The present Solas 74/78 requirements concerning survey and certificates have been in force for quite some years now, and it seems as if most of the problems arising from the complexity of the system have been overcome by both administrations and ship-owners. However, the variation of certification and survey intervals in different IMO conventions is
Inconvenient for both administrations and ship-owners. As a consequence a harmonized system of surveys and certification was planned in 1988, including Solas 74/78, the Load Line Convention, 1966, and Marpol 73/78, but will not enter into force before 1 February 1992 at the earliest.
Cargo ship safety equipment certificate
According to the provisions of Solas 74/78 the inspection and survey of ships in relation to the convention may be entrusted to surveyors nominated for the purpose or to recognized organizations’. In the implementation of the Solas 74/78 requirements by national Danish legislation it has been decided that the initial survey as to safety equipment has to be carried out by surveyors from the administration. This applies also to ships built abroad. On completion of the survey a Cargo Ship Safety Certificate is issued.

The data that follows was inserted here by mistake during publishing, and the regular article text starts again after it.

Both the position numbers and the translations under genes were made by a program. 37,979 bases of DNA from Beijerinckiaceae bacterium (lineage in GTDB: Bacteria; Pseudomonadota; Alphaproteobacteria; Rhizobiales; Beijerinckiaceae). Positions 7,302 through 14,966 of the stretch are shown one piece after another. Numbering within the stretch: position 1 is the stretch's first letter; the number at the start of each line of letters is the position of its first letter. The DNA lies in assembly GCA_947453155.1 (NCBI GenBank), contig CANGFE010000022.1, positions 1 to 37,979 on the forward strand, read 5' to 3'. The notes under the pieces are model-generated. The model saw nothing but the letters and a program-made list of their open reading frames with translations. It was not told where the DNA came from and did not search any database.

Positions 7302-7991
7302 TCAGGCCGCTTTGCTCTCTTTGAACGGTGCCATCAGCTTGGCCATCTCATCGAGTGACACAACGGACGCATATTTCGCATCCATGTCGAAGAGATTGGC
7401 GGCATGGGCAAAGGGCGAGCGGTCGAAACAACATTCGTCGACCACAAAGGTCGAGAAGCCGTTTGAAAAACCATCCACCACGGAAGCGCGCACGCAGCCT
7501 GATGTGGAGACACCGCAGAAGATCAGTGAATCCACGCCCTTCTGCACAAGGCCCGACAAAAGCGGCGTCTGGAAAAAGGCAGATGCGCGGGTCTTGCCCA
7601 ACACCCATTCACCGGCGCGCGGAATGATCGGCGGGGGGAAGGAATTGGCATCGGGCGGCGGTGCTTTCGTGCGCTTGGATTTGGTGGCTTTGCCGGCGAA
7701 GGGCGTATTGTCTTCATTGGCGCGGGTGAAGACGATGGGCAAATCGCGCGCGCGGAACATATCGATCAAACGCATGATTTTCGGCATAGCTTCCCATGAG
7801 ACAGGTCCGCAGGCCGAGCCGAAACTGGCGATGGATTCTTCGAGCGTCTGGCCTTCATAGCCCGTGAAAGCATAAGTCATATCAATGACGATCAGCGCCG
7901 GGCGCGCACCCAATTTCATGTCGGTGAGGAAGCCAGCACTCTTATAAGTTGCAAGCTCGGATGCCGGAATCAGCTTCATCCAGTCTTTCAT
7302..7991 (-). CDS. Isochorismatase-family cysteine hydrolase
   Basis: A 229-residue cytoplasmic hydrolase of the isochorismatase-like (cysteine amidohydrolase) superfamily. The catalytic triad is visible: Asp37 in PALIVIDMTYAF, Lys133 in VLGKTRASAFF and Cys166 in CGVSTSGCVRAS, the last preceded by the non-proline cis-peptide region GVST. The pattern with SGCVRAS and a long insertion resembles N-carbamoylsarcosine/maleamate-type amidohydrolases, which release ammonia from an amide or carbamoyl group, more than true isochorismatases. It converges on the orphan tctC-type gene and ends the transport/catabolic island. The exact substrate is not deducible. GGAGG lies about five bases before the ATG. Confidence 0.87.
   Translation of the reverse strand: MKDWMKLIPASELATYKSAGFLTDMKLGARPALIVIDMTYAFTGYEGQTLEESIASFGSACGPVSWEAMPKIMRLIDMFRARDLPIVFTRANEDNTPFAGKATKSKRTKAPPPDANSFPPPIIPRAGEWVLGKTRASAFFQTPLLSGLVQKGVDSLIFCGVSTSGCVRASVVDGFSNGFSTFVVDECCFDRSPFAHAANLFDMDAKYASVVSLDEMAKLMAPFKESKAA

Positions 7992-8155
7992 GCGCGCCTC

Besides lifesaving appliances, those parts of the ship and its equipment which inter alia are dealt with by the nautical surveyor are shipborne navigational equipment and lights, shapes and means of making sound, and distress signals.
Shipborne navigational equipment
Upon the entry into force of the 1981 amendments to Solas 74 the requirements as to navigational equipment were increased significantly; they cover such items as:
• Gyro and magnetic compasses.
• Radar installations.
• Automatic radar plotting aids.
• Devices to indicate speed and distance (log).